Nebraska football fan Jack Hoffman and family face another cancer fight — ‘Why is this happening again?’

Editor’s note : This story was originally written on the 7th. November 2020 published. Check out the E60 footage: Two fights for Jack Hoffman and his father, Andy Hoffman, and their family on Friday the 4th. December, 8 p.m. ET on ESPN2.

The leaves had not yet turned into rocking chairs on the white porch near the sand hills of Nebraska, while Andy and Brianna Hoffman settled in the rocking chairs. Can I hold your hand? asks Andy Bri, and they squeeze their fingers. They’re waiting for their son to come home.

It’s a good day. Barbecues hold a concert in the afternoon in the north wind, while neighbours wave as they pass the two-storey Hoffmanov farmhouse. Every time someone asks why a lawyer and a pharmacist would choose a remote place like Atkinson, Nebraska, to raise a family, the answer is on this porch. The school is across the street and, more importantly, the West Holt High School football field is 222 steps away.

Jack was still wearing diapers when they bought the house and there was little doubt he would become a soccer player. You can’t put a little boy with corn in a shovel without sleeping.

But then Jack was diagnosed with brain cancer at the age of five. Two years later, he ran for a 69-yard touchdown in a spring game in Nebraska, and that moment brought the 7-year-old to the White House in Los Angeles on the ESPY to meet President Barack Obama.

Her father founded the Team Jack Foundation, and old ladies filled envelopes for a small city company that turned into Moloch to raise $8 million for child brain cancer research. In quiet times, when he wasn’t working as a lawyer, running a charity or raising a family, Andy Hoffman prayed. He prayed that his son, who underwent two operations and 60 weeks of chemotherapy in a row, would survive.

And now look at him. Around 3 p.m. on the last Friday of September, Jack leaves the field with school supplies and a corncup on Ghost Day. 5’10 and 180 pounds heavier than most boys in their first grade. He has crazy eyes and mommy’s modesty, and he looks at the ground when he realizes he’s being watched. I’m going home tonight, and Jack has a date. Her younger sisters are curious, but Jack doesn’t say much, only that she is a friend and that she invited him to dance.

He will probably curse that intimacy later in the evening when the music stops at midnight and his parents know exactly when the dance is over because they can hear it.

Here’s the best part: In a few hours Jack will be playing soccer for the West Holt Huskies. This impossible journey of 222 steps is over. Thanks to the attacks and the nervous trip to Boston for a CT scan, Jack was able to pull through. You did it.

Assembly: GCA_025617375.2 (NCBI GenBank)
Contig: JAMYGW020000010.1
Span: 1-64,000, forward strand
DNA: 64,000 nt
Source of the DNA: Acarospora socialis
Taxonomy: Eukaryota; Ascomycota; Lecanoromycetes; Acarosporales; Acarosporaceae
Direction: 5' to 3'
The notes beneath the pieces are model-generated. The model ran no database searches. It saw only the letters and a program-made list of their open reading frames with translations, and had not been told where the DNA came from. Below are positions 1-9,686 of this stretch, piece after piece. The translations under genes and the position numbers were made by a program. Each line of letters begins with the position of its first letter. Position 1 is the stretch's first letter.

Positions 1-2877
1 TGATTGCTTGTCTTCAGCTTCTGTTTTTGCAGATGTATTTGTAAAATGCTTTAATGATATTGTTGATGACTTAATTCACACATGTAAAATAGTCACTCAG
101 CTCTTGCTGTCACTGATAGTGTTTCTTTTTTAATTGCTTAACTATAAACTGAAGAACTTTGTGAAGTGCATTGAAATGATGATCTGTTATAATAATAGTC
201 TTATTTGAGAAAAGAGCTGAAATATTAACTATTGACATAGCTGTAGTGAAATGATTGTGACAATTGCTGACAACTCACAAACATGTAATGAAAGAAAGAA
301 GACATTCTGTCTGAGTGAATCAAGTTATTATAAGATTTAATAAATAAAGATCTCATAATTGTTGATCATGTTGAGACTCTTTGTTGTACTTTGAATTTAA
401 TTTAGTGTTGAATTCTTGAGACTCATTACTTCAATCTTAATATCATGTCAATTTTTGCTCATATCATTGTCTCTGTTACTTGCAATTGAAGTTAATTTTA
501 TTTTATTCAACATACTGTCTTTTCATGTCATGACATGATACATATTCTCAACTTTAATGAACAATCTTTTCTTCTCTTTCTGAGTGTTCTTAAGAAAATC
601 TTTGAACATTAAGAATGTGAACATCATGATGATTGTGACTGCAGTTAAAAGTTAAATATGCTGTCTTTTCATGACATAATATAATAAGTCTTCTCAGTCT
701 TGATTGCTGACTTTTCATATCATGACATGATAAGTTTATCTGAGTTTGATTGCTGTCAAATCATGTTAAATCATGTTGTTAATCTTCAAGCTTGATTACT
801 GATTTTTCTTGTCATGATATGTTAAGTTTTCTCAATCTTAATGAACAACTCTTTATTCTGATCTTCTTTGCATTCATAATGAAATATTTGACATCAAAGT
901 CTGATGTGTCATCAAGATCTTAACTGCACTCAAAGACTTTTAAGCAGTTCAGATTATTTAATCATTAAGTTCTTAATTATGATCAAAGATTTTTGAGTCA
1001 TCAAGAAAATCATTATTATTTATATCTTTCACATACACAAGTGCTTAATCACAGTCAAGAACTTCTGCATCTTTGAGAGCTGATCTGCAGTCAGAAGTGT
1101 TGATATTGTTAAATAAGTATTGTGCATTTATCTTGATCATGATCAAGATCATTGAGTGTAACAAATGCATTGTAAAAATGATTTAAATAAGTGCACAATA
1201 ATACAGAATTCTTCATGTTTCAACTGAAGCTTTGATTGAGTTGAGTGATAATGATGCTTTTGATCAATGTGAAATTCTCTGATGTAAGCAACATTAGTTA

They will ride to the bleachers and watch the boy in T-shirt number 76 on a warm and perfect night they know they can’t keep up.

Fault! The file name is not specified. Jack was 5 years old when he was diagnosed with brain cancer. Her mother, Brianna, and her father, Andy, have since tried to make her life as normal as possible. The Hoffman family, courtesy

July, error , and Bree was worried. Andy was a little less thoughtful, and his driving was a little more chaotic, floating on the grids. Always cozy. Andy started leaving. He started having trouble formulating what he was trying to tell his clients. He just wasn’t Andy.

The Hoffmans were doing boring things in their hut on the Missouri River when Andy Big Brother Mike confessed he was no good. It’s something deep, Andy told him, and it’s something bad. Andy wondered if it was a depression because it was in his family, and he postponed his doctor’s visit because he didn’t want the pills. He didn’t feel overwhelmed either.

Sunday the 19th. In July, the Hoffmans were getting ready to go to church when Andy left without telling anyone. I know it wouldn’t be unusual for many people, Bry says, but it was unusual for our family. After Mass, they fought. Bri told him that whatever happened, Andy insisted on getting better. After all, he promised to see a doctor last week, I bet.

Check out the E60 footage: Twice Battle, the story of Andy Hoffman, Jack Hoffman and this close family from Nebraska, courage and determination in the second battle against brain cancer. Friday at 20:00 ET on ESPN2.